Enrique’s Uncle met him at the door when he came home from school. “What are you crying about?” he asked. Enrique was only 7 years old. He had not yet learned it was not smart to tell at home what went on in school. But Enrique’s uncle was persistent. Enrique told him some kid had been bullying him, calling him names and just wouldn’t let him alone.
“Do you know where he lives?” his Uncle asked.
“We’re going to his house,” said his uncle.
Enrique’s family had emigrated from Cuba the previous year. After overthrowing the dictator Fulgencio Batista, Fidel Castro was bringing communism to the island. Enrique’s father had to leave in a hurry for publicly criticizing the new regime. Within two months the rest of the family followed. Enrique’s home in Cuba was a good place for a kid. He lived in a big house near the ocean with a loving father and mother, three brothers, and lots of other family close by. The small apartment where he now lived in North Miami was a place where his family hoped to move from as soon as possible. So his father worked multiple jobs and his mother became a full-time student while working a full-time job. His Uncle Alfredo was often the only adult at home. He was a leather worker and his workshop was in the apartment.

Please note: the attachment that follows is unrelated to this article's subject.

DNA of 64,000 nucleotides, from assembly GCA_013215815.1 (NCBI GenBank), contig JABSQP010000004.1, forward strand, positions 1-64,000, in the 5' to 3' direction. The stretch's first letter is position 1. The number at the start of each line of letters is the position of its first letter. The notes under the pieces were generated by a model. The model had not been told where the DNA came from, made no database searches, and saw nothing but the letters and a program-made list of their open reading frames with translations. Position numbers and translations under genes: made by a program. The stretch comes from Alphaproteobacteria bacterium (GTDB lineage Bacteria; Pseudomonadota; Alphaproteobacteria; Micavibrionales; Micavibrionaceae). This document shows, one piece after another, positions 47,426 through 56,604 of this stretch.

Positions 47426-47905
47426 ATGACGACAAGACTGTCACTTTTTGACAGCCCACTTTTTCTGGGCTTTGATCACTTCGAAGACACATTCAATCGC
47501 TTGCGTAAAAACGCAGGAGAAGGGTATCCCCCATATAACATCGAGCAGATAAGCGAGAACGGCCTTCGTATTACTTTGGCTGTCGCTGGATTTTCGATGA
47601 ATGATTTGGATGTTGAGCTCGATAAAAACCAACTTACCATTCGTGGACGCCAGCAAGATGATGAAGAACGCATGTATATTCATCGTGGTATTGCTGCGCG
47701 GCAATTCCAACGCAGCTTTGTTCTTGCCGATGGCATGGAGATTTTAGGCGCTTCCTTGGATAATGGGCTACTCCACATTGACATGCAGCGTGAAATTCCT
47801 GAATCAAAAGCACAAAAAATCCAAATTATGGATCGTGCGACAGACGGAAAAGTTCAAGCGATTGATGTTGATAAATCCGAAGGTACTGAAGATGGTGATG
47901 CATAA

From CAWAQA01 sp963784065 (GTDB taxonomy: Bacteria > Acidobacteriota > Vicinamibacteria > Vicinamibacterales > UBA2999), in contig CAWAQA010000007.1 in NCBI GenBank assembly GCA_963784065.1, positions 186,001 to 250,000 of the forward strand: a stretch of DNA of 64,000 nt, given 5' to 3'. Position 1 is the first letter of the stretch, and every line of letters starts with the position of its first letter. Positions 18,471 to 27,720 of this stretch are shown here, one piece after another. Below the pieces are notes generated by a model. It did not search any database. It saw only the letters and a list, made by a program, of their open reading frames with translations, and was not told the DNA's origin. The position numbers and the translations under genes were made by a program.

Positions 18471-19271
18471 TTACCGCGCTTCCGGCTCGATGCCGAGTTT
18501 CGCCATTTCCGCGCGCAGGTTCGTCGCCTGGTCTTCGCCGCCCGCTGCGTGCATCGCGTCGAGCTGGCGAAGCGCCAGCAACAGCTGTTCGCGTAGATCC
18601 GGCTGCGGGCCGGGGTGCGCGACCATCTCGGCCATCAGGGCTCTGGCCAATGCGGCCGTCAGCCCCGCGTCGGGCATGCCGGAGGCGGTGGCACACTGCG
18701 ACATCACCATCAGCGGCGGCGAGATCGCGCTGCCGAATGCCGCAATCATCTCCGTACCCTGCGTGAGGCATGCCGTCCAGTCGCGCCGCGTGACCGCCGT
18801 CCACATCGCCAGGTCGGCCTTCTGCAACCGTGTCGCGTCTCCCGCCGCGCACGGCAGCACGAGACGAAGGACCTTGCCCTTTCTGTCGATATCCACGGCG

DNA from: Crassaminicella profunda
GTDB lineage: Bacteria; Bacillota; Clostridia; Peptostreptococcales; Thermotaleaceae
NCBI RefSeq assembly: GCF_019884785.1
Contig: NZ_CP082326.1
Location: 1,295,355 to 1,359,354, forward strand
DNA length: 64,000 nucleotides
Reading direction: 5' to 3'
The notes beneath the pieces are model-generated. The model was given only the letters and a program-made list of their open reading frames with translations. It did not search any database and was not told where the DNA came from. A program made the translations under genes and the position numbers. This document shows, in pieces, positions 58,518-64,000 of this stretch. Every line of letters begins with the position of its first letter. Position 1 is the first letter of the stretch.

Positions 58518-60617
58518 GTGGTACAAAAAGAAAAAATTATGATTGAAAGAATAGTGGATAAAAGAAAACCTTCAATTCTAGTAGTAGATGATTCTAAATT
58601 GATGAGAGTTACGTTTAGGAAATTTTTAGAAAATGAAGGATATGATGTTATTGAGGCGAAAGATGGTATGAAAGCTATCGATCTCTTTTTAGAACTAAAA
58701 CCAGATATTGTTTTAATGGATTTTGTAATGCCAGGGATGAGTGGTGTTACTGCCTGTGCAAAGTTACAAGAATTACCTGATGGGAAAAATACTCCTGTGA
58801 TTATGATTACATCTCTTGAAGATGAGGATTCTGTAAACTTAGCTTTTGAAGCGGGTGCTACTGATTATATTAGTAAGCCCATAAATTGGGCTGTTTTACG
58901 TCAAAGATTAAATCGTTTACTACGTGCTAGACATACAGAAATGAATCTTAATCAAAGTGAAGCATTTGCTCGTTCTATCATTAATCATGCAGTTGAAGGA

Enrique’s uncle was small and so skinny, Enrique could put his arms all the way around him. When they knocked on the bully’s door, Enrique had to translate for his uncle could not speak English. “What do I say?” a scared to death Enrique asked. His uncle commanded, “You tell him his son bullied you—tell him!”
The door was opened by a man over six feet tall who weighed about 220 pounds. Enrique told him, “My uncle made me come here because your son bullied me and called me names.” His uncle said to Enrique, “Tell him we are here because I want his son to come outside. You and he are going to fight. And if he refuses to let his son fight you, then I will fight him.”
The father called to his son and asked him if this was true. The boy was about a year older than Enrique and quite a bit bigger. He admitted to bullying Enrique and calling him names. He was delighted to comply with the uncle’s demand. Immediately he pummeled Enrique as Enrique put his arms around his face to protect himself. “Toughen up,” shouted his Uncle. “You’ve got to fight him. Bring your arms down. Now hit him.” To the boy’s surprise, Enrique was able to get in a couple of solid hits and the boy started to cry. His dad yelled at him, “What are you doing, you sissy. You can’t quit.” Enrique and the boy tussled for several minutes. Then the boy landed a blow square on Enrique’s nose. Blood ran. Tears filled his eyes. His whole face swelled up. Enrique stumbled backwards and almost passed out. Both men said, “Enough,” each in their own language. Enrique and the boy were told to shake hands. Then the boy’s father reached over to shake hands with Enrique’s uncle.
“The kid never bothered me again,” said Enrique. “And the word got out. Things cooled off. There were still incidents at school, but it taught me something about people, and about myself and how to get on in life.”